Storey County imposes conditions, OKs exploration by Comstock Mining
After imposing more than 30 conditions requested by staff and the planning commission, Storey County commissioners on Wednesday granted Comstock Mining a special use permit allowing further exploratory drilling in the Gold Hill Area.
The vote was unanimous for the permit, which doesn’t actually allow mining of ore, only exploration.
The company wants to resume silver and gold mining in the area but has run into strong opposition from area residents.
Storey County Senior Planner Austin Osborne said Commissioner Greg “Bum” Hess gave opponents some comfort by saying that, down the road, he doesn’t like the idea of a new open pit mine in the Comstock Historic District. Hess said that when it comes time to actually resume mining, he wants to seriously look at underground mining that doesn’t have the same impacts on the community, economy and integrity of the historic district.
Osborne said with the extensive conditions in the special use permit, “I really think everybody came out a winner.”
He credited the company, citing its willingness to work with the county and state agencies, particularly the Nevada Division of Environmental Protection. He said he lives in that area and is satisfied enough to support the permit
Ben Wesner, a retired Virginia City contractor, said the Comstock Residents Association opposes open-pit mining inside the historic district. Despite the association’s opposition to the project, “We’re satisfied that these new restrictions will add protections and improve oversight and to that extent, it’s a victory.”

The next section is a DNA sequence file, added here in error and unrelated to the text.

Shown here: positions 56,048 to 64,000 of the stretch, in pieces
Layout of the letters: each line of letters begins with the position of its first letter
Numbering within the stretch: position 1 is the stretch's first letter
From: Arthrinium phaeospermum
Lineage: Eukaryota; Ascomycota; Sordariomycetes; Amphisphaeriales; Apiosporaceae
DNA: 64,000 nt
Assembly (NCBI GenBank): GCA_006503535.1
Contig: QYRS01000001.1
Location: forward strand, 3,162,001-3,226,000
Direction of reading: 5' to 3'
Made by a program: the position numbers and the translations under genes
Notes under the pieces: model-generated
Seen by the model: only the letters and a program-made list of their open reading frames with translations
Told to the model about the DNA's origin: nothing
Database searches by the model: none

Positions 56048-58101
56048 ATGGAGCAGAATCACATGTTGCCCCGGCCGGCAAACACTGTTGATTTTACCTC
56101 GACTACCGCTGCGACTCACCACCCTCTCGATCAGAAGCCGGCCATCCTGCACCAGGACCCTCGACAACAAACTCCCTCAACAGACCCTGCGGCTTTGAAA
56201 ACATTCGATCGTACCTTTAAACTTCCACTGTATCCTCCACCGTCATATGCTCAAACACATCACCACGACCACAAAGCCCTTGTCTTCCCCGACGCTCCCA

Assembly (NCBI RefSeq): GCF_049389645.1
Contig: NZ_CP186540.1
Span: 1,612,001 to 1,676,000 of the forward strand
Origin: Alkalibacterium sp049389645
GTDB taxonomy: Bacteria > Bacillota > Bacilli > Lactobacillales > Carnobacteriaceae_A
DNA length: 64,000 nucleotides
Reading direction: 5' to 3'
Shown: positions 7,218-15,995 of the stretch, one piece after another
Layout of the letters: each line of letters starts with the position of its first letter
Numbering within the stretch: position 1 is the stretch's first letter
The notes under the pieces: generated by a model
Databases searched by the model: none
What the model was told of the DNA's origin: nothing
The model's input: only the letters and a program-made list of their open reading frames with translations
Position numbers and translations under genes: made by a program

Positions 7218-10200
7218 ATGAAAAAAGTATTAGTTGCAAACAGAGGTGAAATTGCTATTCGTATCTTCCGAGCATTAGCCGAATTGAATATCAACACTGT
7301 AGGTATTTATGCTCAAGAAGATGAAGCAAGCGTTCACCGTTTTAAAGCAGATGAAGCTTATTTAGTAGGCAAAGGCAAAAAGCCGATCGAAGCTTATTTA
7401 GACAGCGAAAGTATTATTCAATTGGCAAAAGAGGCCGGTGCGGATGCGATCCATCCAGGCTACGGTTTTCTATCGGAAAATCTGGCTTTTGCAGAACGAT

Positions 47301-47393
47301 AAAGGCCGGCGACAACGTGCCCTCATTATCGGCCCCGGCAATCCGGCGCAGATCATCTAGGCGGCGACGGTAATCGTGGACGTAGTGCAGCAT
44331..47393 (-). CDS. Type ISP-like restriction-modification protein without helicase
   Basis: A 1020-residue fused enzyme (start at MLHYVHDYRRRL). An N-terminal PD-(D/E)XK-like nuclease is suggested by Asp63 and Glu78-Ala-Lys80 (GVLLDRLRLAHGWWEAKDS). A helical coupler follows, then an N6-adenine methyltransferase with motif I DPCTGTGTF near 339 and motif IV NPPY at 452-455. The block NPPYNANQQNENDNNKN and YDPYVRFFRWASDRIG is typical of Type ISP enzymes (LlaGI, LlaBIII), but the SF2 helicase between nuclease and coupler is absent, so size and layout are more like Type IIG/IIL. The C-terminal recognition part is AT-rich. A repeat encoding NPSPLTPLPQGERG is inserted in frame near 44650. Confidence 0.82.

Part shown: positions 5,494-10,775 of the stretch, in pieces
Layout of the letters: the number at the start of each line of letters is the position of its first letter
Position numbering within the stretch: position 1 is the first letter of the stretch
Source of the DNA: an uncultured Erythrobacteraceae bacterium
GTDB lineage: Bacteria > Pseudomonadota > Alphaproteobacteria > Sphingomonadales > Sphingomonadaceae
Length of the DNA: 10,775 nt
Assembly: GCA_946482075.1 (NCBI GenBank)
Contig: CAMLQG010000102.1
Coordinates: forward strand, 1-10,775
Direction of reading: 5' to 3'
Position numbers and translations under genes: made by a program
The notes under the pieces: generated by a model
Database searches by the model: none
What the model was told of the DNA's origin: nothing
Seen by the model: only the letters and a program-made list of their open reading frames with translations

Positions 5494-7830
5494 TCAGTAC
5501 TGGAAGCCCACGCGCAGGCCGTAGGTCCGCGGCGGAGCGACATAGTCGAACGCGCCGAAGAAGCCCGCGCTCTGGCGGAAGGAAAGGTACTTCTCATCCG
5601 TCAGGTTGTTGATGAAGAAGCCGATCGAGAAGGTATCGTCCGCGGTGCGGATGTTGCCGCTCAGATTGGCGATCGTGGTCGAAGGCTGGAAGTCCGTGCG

Author David Toll, a Gold Hill resident and vocal critic of the project, said the permit is a positive outcome, putting the company on notice that “its long history of violations is at an end.”
Corrado De Gasperis, CEO of Comstock Mining, said in a statement after the vote that the permit allows expanded drilling in the company’s largest target area.
Osborne said the permit doesn’t allow test pits or trenching, just bore holes. He said the company can disturb only 10 acres at a time and must reclaim the land before going on to a new 10 acres. The conditions control everything – sound, lighting, road construction and protection V&T railroad views. They bar doing anything that disturbs anything historic in the area.
“They can’t move it, can’t paint it, can’t touch it,” he said.
“Our county and our team will be watching,” Osborne said. “The Comstock Residents Association will be watching. We’ll make sure everything is done right and be the first to come down on them if they don’t.”
He said the company still has a number of hoops to jump through before actually starting to mine gold and silver. A plan of operation has been applied for with the state environmental division. The company needs a water pollution control permit, an updated reclamation plan and an air quality permit, as well.
Comstock Mining hopes to produce 20,000 “gold equivalent” ounces of precious metal a year from the mine.